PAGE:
- Ask students to refer to the notes they made about the Stage Manager. What did they observe about him? Sometimes he's in charge of the action, telling the other characters what to do. But often he reacts to events like they do and is seemingly not in control. Ask, Who do you think the Stage Manager is? Is he realistic? Human? Divine? You may want to replay or reread some of his monologues so that students can support their answers with incidents or lines from the film.
- Emily's lament in Act III is often quoted as symbolizing the meaning of the play: "It goes so fast. We don't have time to look at one another....Oh, earth, you're too wonderful for anybody to realize you. Do any human beings ever realize life while they live it? -- every, every minute." Ask students, What do you think Emily means? Does she capture the essence of the play? If not, what is the play's message? Have students consider the seemingly contradictory statements Emily makes in Act II ("The moonlight's so terrible," and soon after, "The moonlight's so wonderful.") and Mrs. Soames's words in Act III, "My, wasn't life awful -- and wonderful." How do these seemingly contradictory statements express or enhance the meaning of the play?
- Thornton Wilder's stage directions are simple: "No curtain. No scenery. The audience, arriving, sees an empty stage in half-light." Ask students what they think of the set, props, and costumes in the film. Does the bareness of the staging add or detract from the play? How? Why do they think Wilder wrote the play this way?
- When Our Town was revived in 2002, Donald H. Wolfe wrote in The New York Times, "Thornton Wilder's play [Our Town] may have more to say to a contemporary audience than it did when it opened in 1938." What do you think he meant? In the same article, Paul Newman commented that the play was "appropriate in these times." Considering recent world events, do you agree or disagree? Why or why not?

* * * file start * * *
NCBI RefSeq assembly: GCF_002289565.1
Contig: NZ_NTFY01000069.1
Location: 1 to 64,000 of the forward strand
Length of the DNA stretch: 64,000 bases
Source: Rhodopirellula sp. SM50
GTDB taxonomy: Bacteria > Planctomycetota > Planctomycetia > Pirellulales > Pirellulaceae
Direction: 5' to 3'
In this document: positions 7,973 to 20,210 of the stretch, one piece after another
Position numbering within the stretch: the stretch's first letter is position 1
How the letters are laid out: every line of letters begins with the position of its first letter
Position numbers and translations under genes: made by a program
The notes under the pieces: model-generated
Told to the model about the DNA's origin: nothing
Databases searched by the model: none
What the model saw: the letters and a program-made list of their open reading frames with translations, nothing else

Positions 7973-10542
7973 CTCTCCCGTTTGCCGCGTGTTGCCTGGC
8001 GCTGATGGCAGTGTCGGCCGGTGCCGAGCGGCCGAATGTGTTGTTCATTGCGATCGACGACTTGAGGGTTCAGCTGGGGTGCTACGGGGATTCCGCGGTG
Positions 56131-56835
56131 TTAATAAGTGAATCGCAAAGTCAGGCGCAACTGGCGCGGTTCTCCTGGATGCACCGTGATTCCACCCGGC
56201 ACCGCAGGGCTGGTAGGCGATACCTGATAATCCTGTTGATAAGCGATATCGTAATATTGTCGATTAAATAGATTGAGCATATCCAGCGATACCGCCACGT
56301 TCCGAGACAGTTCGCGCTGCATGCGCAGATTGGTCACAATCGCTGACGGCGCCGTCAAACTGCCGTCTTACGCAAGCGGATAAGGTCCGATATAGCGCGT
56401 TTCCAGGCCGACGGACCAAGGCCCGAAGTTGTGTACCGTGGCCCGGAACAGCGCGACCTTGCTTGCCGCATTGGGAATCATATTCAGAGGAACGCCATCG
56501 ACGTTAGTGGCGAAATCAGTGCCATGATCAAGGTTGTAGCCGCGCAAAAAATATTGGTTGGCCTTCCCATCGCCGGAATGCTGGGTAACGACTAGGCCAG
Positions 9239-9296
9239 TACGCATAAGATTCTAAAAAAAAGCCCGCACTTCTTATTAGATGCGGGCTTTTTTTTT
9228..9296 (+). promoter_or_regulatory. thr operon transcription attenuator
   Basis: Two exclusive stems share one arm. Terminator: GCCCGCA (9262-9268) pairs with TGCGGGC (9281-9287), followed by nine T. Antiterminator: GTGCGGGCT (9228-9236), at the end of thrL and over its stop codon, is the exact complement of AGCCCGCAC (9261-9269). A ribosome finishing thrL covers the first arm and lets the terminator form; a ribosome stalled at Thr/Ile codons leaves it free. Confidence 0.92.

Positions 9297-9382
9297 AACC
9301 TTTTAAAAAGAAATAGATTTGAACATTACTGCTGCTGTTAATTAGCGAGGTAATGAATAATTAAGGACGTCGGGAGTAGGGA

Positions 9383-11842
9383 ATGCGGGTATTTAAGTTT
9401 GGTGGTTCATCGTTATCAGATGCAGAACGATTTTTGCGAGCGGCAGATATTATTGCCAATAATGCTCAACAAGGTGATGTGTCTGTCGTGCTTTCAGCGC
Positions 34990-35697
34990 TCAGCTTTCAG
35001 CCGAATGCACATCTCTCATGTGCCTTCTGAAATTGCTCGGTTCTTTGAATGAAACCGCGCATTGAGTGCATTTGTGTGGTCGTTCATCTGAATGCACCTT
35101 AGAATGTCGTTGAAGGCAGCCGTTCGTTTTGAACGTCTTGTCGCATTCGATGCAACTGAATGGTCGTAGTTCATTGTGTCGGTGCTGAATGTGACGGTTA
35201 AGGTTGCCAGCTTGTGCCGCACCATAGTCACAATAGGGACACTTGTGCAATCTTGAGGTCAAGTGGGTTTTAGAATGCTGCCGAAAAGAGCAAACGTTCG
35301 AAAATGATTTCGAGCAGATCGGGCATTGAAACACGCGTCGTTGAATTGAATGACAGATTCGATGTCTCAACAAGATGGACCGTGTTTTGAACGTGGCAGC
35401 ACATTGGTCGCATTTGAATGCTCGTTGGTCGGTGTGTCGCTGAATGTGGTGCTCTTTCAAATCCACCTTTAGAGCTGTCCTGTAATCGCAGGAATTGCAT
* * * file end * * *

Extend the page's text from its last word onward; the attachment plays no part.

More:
In 2002 the town of Wakefield, Massachusetts, chose Our Town as its first title in a citywide reading initiative. As had been done in Seattle, Chicago, and elsewhere, everyone in town was encouraged to read the same book. Reference librarian Leanne Ellis explains that Our Town was ideal because, "We thought the play's simple themes of love, family, and being present in each moment of our lives would be embraced by the community."
In addition to an old-fashioned ice cream social and sing-along to kick off the campaign, the library offered book discussions, created banners, buttons, and bookmarks, and hosted an informal reading of excerpts by patrons. The library director, Sharon Gilley, invited the high school English department to participate. The library gave each member of the 11th grade a copy of Our Town and many of the English teachers opted to assign and teach the play. A major event was a book discussion group -- including several high school juniors -- that was televised on a local cable station. The campaign was a resounding success.
When planning your Our Town curriculum, you may want to check with the local public library to see if they would be interested in developing a similar campaign. See pbs.org/masterpiece/learningresources for more information about "Wakefield Reads...Our Town."